Evidence for a consistent use of external cues by marine fish larvae for orientation

Igal Berenshtein, Robin Faillettaz, Jean Oliver Irisson, Moshe Kiflawi, Ulrike E. Siebeck, Jeffery M. Leis, Claire B. Paris

Research output: Contribution to journalArticlepeer-review


The larval stage is the main dispersive process of most marine teleost species. The degree to which larval behavior controls dispersal has been a subject of debate. Here, we apply a cross-species meta-analysis, focusing on the fundamental question of whether larval fish use external cues for directional movement (i.e., directed movement). Under the assumption that directed movement results in straighter paths (i.e., higher mean vector lengths) compared to undirected, we compare observed patterns to those expected under undirected pattern of Correlated Random Walk (CRW). We find that the bulk of larvae exhibit higher mean vector lengths than those expected under CRW, suggesting the use of external cues for directional movement. We discuss special cases which diverge from our assumptions. Our results highlight the potential contribution of orientation to larval dispersal outcomes. This finding can improve the accuracy of larval dispersal models, and promote a sustainable management of marine resources.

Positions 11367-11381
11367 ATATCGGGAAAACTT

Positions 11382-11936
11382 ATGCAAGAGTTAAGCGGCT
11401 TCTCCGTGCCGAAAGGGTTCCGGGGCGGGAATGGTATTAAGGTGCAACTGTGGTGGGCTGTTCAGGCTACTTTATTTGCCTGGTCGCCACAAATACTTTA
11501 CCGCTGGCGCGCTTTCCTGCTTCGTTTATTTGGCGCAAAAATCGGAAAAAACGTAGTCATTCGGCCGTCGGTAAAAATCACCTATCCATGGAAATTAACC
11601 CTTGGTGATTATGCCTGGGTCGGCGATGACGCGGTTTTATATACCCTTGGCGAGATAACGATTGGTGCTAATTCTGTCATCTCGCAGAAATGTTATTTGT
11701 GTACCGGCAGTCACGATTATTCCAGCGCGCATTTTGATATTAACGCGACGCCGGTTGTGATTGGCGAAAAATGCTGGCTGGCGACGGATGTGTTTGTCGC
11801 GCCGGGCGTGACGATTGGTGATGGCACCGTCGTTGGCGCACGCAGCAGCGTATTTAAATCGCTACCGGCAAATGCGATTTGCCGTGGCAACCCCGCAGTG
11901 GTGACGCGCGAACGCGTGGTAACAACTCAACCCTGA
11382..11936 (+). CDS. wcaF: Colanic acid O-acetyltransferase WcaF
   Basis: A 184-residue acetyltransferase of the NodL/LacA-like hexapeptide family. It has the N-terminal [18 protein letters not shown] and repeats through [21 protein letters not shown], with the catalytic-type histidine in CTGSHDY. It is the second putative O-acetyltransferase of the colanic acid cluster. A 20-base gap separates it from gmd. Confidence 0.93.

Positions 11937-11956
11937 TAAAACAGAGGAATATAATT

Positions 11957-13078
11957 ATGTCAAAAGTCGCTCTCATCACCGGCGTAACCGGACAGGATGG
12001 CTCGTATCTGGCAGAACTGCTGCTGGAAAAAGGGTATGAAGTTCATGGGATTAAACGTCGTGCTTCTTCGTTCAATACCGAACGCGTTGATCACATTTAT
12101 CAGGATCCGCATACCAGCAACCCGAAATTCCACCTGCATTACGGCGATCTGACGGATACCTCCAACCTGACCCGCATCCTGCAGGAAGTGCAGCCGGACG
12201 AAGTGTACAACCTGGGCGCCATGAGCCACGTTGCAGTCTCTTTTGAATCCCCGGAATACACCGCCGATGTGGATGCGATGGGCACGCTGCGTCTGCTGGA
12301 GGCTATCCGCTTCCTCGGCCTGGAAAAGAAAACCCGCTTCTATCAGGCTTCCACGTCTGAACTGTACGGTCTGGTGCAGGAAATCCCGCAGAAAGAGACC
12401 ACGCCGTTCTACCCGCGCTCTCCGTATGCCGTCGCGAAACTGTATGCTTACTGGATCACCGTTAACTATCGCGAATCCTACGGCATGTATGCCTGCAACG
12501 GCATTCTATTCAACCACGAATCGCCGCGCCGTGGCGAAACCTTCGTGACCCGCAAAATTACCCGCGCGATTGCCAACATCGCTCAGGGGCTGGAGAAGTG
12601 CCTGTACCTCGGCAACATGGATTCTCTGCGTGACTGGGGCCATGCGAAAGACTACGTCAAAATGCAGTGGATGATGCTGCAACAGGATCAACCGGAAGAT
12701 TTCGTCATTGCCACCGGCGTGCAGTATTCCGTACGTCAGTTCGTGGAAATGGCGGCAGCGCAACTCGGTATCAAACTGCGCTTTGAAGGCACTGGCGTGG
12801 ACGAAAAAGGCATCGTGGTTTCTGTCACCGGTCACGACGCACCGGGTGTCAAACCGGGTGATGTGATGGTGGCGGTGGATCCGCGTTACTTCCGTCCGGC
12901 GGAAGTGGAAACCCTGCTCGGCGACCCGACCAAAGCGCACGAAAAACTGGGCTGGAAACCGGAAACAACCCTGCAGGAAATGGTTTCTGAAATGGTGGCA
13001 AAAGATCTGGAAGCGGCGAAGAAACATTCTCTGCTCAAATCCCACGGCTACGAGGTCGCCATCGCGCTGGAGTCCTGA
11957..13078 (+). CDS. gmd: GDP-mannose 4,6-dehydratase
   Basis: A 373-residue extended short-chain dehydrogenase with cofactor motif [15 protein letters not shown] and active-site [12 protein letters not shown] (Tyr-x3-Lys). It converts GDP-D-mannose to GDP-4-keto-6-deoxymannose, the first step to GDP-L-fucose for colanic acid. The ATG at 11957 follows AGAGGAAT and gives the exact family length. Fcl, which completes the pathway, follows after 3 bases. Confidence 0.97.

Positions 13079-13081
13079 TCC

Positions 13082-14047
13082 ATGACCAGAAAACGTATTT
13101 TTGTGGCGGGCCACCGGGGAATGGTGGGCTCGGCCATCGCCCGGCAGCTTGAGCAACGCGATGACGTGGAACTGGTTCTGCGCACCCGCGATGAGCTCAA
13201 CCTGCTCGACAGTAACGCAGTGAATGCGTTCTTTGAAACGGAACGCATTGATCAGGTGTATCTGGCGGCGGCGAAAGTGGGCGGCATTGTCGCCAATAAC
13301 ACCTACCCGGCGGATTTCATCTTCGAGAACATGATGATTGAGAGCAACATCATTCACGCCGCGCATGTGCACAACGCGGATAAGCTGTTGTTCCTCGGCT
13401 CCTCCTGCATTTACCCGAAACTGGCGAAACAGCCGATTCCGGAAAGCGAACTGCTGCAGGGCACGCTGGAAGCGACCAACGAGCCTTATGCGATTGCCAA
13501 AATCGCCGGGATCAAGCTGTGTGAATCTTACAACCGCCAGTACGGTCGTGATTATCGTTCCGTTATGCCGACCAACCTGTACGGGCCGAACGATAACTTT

Original languageEnglish
Article number1307
Pages (from-to)1307
JournalCommunications Biology
Issue number1
StatePublished - 2 Dec 2022

Bibliographical note

Funding Information:
We would like to thank everyone who have contributed to these valuable datasets over the years. We thank the three anonymous reviewers whose comments and suggestions helped improve and clarify this manuscript. I.B. was funded by the National Academy of Science, Engineering and Medicine – Gulf research Program NASEM-GRP award number 2000007703 to Steven Murawski and C.B.P; R.F. and J.O.I were funded by the Paris Lab of the Rosenstiel School of Marine and Atmospheric Sciences and a grant from the Partner University Fund (PUF); M.K. was funded by the Binational Science Foundation BSF Grant number 2008144; J.M.L. and U.S. were funded by the Australia Research Council (ARC) Discovery Grant DP110100695. The Study was made possible through a National Science Foundation Award NSF-OCE 1459156 to C.B.P.

Publisher Copyright:
© 2022, The Author(s).

ASJC Scopus subject areas

  • Medicine (miscellaneous)
  • Biochemistry, Genetics and Molecular Biology (all)
  • Agricultural and Biological Sciences (all)


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